9 lessons from Moral Mazes

Ben Mann
1 min readJan 16, 2022

Moral Mazes was written about how large corporate entities really worked in the 1980s, but the more things change, the more they stay the same. Max Mann summarizes the book in nine aphorisms.

  1. Personal recommendation decides, and objective merit follows along

2. Invoking “teamwork” suppresses disagreement

3. Smart people are not wanted. When they have an idea, you can’t dismiss it, as you would like to, on technical grounds or write off their impertinence as stupidity.

4. Decisions are only made when they are inevitable.

5. Fast-track managers have a clean record because their problems “never catch up to them.” Their replacement, who is present when the problem finally comes to light, takes the blame. Sometimes because the fast-track manager has become the boss and decides who takes blame.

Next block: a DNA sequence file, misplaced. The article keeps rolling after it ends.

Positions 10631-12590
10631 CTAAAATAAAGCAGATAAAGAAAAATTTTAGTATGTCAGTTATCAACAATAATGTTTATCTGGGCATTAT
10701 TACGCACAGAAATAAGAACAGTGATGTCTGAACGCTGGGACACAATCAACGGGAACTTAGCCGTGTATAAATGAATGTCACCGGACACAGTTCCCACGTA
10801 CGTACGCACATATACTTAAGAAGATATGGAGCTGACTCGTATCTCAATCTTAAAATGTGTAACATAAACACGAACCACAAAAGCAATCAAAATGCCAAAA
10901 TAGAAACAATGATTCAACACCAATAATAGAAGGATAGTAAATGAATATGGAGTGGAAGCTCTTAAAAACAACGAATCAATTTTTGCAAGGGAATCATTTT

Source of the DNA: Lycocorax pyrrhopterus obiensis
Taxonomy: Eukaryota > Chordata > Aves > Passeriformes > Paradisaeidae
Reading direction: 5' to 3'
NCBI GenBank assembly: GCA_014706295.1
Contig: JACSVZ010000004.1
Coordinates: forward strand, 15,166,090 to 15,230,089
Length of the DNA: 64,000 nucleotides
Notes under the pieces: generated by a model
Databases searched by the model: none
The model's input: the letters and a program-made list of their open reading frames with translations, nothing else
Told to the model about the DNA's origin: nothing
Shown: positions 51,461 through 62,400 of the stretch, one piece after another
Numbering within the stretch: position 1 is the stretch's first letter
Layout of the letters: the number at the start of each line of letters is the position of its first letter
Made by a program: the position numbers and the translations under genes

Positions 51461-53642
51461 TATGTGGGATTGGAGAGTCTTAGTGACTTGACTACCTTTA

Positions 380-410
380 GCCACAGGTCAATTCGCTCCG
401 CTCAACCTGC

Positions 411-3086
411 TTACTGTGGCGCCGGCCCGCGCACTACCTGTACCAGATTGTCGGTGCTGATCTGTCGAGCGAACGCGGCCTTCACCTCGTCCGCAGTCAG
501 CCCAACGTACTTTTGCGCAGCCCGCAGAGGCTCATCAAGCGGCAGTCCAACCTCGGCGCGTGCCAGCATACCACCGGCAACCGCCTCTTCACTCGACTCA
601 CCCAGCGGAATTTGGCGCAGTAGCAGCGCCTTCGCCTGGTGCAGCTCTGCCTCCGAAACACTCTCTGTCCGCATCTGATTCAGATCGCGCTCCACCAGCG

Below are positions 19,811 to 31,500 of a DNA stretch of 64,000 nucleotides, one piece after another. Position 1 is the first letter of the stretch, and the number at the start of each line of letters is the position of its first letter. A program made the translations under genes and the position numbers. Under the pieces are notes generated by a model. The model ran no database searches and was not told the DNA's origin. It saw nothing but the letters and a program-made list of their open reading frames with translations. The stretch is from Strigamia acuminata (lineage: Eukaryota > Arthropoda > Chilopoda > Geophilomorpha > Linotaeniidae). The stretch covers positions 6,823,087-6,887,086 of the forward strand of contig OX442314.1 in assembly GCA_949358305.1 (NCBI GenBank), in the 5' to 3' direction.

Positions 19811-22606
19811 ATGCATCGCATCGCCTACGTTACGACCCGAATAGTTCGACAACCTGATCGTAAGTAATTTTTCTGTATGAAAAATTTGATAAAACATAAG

6. “Bureaucracy is a system of organized irresponsibility and recklessness”

7. Managers use euphemism, in part because innuendo is more powerful anyway. E.g. “Bob wants to be right.” Say sugar coating.

8. They use provisional language, vague so that it can be redefined later.

9. Management consultants help managers get control of the workplace, when they have lost credibility.



Ben Mann

Software engineer, tinkerer, aspiring mad scientist